California Senate passes single-payer health care plan

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[A state the size of Canada is in direct opposition to Trump's healthcare policies. See also: New study: Single-payer health care would save California $37 billion, and Study: New taxes could fund universal California health care. *RON*]

Katy Murphy, Mercury News / Bay Area News Group, 2 June 2017

California State Sen. Ricardo Lara is a leading proponent of the single-payer plan. (AP Photo/Reed Saxon)
SACRAMENTO — As a legislative deadline loomed, California senators Thursday — in some cases, reluctantly — voted to pass a $400 billion plan to create a government-run health care system without a way to pay for it.

Senate Bill 562, by Sens. Ricardo Lara, D-Bell Gardens, and Toni Atkins, D-San Diego, passed 23-14 and will now advance to the Assembly, where it will likely be amended to include taxes. And that would mean the measure would require two-thirds votes in both chambers.

“What we did today was really approve the concept of a single-payer system in California,” Lara said in an interview after the vote.

The California Nurses Association, the bill’s lead sponsor, has pushed the proposal hard, organizing demonstrations at the California Democratic Convention last month and promising to “primary” incumbent Democrats who don’t jump on board. On Wednesday, a study commissioned by the nurses concluded that Californians could save tens of billions of dollars annually under such a system through lowering of drug prices and elimination of administrative overhead.

Most California families and businesses, the University of Massachusetts study said, would pay less for health care than they do now, even with the new taxes, because they would no longer pay premiums, deductibles or co-pays.

A Senate committee analysis released last week, however, estimated that the state would have to raise $200 billion in revenue each year, which it said could be done through a 15 percent payroll tax.

Republicans argued forcefully against the bill, questioning its cost and the very idea of a government-run program.

“How do we possibly pay for this thing?” asked Sen. Tom Berryhill, R-Oakdale.

Sen. John Moorlach, R-Costa Mesa, said he felt like he was in the car with “Thelma and Louise.”

“Colleagues, cliff dead ahead,” he said.

Lara acknowledged the bill was “a work in progress.” One of the many big questions left unanswered in the thin, 38-page proposal is whether the federal government would permit California to use existing Medicare funding for such a plan. The state also doesn’t know whether Congress will slash health care funding by repealing the Affordable Care Act.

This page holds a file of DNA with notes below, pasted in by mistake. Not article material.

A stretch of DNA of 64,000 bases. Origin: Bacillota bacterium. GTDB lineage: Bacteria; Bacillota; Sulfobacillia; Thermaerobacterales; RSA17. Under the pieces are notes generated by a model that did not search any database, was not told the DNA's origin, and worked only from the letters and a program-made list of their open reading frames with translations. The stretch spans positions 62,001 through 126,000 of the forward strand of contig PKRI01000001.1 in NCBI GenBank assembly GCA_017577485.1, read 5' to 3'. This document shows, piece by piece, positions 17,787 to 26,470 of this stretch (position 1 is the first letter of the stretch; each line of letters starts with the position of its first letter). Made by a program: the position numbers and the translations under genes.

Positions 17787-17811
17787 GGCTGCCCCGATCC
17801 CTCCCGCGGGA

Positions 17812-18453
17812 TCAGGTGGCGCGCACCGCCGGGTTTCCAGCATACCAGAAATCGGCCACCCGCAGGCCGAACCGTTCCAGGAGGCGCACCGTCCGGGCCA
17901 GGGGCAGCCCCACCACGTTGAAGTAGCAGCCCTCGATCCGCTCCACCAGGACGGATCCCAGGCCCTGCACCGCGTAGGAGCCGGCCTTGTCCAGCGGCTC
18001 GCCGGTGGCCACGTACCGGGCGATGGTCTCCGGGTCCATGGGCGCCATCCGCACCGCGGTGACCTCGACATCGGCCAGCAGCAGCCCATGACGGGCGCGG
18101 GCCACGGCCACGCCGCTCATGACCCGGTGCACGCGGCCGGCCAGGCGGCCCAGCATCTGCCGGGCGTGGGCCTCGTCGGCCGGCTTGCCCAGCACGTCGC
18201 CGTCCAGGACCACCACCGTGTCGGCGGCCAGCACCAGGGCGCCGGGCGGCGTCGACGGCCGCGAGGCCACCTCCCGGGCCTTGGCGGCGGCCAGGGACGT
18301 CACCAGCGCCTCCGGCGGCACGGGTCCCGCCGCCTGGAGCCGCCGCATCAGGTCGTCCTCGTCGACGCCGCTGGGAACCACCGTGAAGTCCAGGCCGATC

It’s also possible that voters might need to approve such a change because of a rule called the “Gann Limit,” a 1979 statewide measure approved by voters that limits the growth in spending of the state and local governments.

The vote put Democrats in an awkward position, and a number of lawmakers made that clear on the floor.

Sen. Ben Hueso, D-Chula Vista, said he could not support the proposal because it lacked so much detail that if it passed, the Senate would be “kicking the can down the road” to the Assembly, where, he predicted, it would die.

“The people of our state deserve a more substantive discussion,” he said. “I don’t know what I’m voting on.”

Fellow Democrat Sen. Richard Pan, a pediatrician from Sacramento, also withheld his support, saying he wasn’t comfortable voting for the bill in its current form. And Sen. Steve Glazer, a moderate Democratic from Orinda, called it “premature.” He argued that the best course was to hold off on the vote, “finish the policy work” and put the proposal on the ballot in 2018.

But Lara said lawmakers needed to keep the momentum going. He emphasized, however, that that doesn’t mean that the University of Massachussetts study won’t be scrutinized. He said he’s not going to try to jam the bill through in one year if it’s not ready.

“The last thing I want to do is to create another financial burden on the state,” Lara said.

Sen. Nancy Skinner, D-Oakland, argued that a single-payer plan “may be a necessity. We may be faced by circumstances where our health system as we know it is decimated by actions from D.C.”

Senator Nancy Skinner believes a single-payer plan “may be a necessity.” (Kristopher Skinner/Bay Area News Group) 
Sen. Bob Hertzberg, D-Van Nuys, conceded that the bill — facing a Friday deadline for clearing the Senate — was “not cooked.” Legislative deadlines put senators in a tough position, he said, by forcing them to either kill the measure or “say I’m going to hold my nose” and pass it to the other house, despite its enormous questions.

But, he said, he came down in favor of the proposal.

“We have a lot of work to do. This is going to be hard,” Hertzberg said. “But it is necessary, and it is necessary because the system is upside-down.”

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